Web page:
It’s no secret what a business mentoring program can do for young professionals. A business mentor can help a mentee increase their leadership skills and other skills, grow their network, gain a broader perspective, and more. Mentors benefit as well by enhancing their own leadership abilities, communication skills, and the self-satisfaction of “paying it forward” and creating their own legacy.
While you might be sold on the many benefits of mentoring to the mentor and mentee, your company’s leadership may wonder what the benefits of mentoring are for the organization as a whole. Specifically, how can a professional mentoring program help an organization reach some of its key business objectives, and ultimately increase revenue or decrease costs? In short: how do you make the business case for a formal mentoring program?
Start With the Research for Your Organization’s Business Mentoring Program
To begin building a case for a business mentoring program, start by scouring the research. There’s a treasure trove of studies supporting the varied benefits of mentoring. Mentoring has been shown to effectively increase employee retention, increase employee productivity, increase employee engagement, support diversity and inclusion metrics, increase skills for both the mentor and the mentee, and so much more.
Consider the business objectives that your organization is wanting to achieve, and then search for specific research or case studies that support those objectives. For example, if your organization wants to build a more effective leadership development pipeline, focus on research around mentoring programs building leadership skills. If your organization is focused on increasing diversity in the leadership team, focus on mentoring program research that supports DE&I goals.
Business leaders are typically interested in three things: increasing revenue, decreasing costs, and increasing customer satisfaction. It’s sometimes a challenge to translate the benefits of mentoring into these terms. Savvy leaders will already be able to connect the dots between things like higher employee engagement and increased retention with greater productivity and lower costs related to turnover, but they may not necessarily have a good idea of the scope of the cost. Do your best to quantify things like the impact of turnover on business continuity, firm reputation, and the recruitment and onboarding of replacement employees. These costs are often overlooked in organizations because they don’t show up on a balance sheet.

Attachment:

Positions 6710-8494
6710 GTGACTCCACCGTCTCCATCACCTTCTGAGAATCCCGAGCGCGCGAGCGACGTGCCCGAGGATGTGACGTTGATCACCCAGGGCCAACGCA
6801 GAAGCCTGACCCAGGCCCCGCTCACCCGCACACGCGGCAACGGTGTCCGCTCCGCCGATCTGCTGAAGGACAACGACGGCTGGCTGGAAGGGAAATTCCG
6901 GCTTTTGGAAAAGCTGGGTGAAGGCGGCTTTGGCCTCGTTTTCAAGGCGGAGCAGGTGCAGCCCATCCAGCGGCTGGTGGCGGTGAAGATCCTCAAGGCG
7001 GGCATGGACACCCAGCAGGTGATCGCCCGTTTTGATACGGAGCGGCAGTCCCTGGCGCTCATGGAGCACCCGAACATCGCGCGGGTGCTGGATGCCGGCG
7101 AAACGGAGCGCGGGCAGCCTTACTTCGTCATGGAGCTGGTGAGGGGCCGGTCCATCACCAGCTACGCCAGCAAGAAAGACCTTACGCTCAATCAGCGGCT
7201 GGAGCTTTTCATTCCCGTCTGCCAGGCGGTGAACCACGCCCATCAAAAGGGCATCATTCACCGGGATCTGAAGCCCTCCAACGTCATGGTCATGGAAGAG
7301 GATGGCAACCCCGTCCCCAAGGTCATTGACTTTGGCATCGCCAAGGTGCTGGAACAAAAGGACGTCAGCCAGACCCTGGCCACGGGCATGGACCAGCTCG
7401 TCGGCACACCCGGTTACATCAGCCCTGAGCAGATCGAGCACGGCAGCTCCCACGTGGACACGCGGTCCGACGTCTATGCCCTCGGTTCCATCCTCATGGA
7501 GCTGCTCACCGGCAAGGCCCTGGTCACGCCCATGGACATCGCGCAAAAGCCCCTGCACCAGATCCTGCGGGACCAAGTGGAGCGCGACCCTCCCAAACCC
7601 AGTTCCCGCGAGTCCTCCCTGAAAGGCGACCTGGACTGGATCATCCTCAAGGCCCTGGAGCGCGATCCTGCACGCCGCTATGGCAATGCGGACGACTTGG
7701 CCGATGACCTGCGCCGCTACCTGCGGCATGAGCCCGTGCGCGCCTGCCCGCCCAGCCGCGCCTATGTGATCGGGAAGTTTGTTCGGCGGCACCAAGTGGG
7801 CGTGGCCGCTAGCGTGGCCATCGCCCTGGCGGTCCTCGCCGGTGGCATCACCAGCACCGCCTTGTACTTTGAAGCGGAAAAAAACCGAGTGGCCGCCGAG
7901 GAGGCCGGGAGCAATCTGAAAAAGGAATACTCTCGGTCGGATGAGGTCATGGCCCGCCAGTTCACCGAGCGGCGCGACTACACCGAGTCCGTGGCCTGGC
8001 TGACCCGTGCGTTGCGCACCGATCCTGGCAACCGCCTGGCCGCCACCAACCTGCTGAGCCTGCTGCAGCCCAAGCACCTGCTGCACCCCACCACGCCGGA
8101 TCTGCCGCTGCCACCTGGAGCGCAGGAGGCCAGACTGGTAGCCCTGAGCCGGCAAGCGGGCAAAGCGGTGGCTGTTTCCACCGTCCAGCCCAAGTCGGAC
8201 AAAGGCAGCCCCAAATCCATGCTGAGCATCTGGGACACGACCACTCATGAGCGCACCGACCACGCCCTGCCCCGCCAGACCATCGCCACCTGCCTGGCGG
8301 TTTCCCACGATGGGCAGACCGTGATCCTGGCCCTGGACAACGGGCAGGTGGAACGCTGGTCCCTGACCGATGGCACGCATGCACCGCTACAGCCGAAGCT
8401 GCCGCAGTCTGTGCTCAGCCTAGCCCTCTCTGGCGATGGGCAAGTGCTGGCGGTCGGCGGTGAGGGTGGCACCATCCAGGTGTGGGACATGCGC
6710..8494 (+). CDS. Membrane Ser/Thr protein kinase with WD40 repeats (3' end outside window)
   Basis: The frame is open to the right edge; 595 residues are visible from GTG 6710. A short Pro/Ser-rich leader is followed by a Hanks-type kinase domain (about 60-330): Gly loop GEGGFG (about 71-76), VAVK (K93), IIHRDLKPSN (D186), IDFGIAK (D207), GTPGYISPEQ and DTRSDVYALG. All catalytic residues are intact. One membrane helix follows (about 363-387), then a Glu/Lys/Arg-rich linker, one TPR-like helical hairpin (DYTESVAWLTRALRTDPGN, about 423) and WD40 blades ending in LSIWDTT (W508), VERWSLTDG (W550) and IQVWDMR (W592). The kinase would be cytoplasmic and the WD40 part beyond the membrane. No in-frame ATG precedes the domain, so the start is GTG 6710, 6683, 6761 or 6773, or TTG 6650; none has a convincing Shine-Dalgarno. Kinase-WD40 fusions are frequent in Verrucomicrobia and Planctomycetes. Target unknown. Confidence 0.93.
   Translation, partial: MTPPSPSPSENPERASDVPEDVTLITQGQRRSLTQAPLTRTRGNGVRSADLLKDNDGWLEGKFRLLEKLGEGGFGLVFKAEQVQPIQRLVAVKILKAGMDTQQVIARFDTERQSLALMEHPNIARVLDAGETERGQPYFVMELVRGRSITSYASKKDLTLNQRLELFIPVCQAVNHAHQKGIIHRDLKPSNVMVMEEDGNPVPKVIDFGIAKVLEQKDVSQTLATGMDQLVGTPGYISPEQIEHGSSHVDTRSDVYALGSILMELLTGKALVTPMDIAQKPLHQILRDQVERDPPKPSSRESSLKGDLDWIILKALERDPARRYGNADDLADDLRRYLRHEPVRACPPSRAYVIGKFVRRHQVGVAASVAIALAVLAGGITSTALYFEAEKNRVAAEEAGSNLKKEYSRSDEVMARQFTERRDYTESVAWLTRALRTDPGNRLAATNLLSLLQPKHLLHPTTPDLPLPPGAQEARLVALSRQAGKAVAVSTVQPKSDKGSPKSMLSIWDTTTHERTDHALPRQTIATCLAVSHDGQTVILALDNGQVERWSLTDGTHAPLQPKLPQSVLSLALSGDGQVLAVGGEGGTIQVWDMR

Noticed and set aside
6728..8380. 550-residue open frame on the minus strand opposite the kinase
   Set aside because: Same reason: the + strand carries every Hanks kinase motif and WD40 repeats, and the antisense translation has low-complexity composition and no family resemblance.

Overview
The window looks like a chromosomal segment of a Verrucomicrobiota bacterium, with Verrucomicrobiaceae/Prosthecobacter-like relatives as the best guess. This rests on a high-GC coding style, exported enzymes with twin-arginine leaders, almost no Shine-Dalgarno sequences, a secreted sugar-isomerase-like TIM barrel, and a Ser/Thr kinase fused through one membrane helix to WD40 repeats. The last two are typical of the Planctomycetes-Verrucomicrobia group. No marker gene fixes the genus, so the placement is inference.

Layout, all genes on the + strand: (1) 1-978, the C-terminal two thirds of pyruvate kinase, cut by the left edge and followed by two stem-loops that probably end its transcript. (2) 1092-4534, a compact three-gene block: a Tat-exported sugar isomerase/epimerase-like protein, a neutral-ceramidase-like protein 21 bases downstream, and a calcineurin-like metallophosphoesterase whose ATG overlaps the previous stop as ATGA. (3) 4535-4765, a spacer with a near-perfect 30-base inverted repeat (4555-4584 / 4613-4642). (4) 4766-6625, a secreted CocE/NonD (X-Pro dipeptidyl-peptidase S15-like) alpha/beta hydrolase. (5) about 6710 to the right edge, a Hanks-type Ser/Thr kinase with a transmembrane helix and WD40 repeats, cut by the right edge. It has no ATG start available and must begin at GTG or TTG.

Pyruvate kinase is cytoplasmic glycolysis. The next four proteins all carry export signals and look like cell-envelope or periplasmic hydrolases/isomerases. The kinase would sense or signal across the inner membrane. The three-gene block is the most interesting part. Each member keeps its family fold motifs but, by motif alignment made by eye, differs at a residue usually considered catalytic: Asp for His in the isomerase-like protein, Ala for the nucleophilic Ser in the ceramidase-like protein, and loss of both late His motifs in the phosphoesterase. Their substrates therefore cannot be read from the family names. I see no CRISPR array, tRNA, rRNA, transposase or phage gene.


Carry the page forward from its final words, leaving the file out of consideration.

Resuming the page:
Many professional mentoring programs show a high rate of return on investment, and it’s a good idea to estimate what investments your mentoring program will require and what the expected payoffs are. As with nearly any human resources or organizational development intervention, a formal mentoring program requires resources. Some of these are hard costs, such as hiring a consultant to coordinate the program, or purchasing mentoring software to help match mentor and mentee pairs, provide mentoring training, and ease the administrative burden of running the program. However, the biggest resource investments in a mentoring program are typically soft costs, such as the amount of time executives must dedicate to the program. You can demonstrate that these investments are worth it by connecting the dots to the mentoring payoffs, like increased retention, greater productivity, and becoming an employer of choice.
Also read: Mentoring Goals: Examples for Inspiration
Establish Key Metrics to You Organization’s Mentoring Program
While background research on the outcomes of business mentoring programs can help make the case before the program begins, once the program is established you’ll need to demonstrate that the program is accomplishing its aims. Too often organizations begin mentoring programs without agreed-upon goals for a program and clear measures of success. As a result, the decision to continue the program or not is driven by the whims of leadership rather than data.
What metrics should you track? Consider what evidence you would need to prove that the program is working, keeping in mind that the most important metrics to track aren’t necessarily the easiest or most accessible. For example, if the goal of the program is to retain millennials, keep track of turnover rates for millennial mentees in the program and compare them to turnover rates of millennial employees that aren’t participating in the program. By demonstrating that turnover is lower for participants of the program, you can establish the value of the program. Use your cost estimates to determine the dollar value that the program brings to the organization.
Let the Business Objectives Drive the Program Design
It’s easy to get lost in the details of starting a business mentoring program. It can be exciting to think about mentor/mentee activities, and potential outcomes. However, a mentoring program can’t be all things to an organization. Be clear on the business objectives that the program is trying to accomplish and then design the program around those goals. By making a clear business case for your mentoring program and sticking to it, you can help ensure the success and longevity of your mentoring program.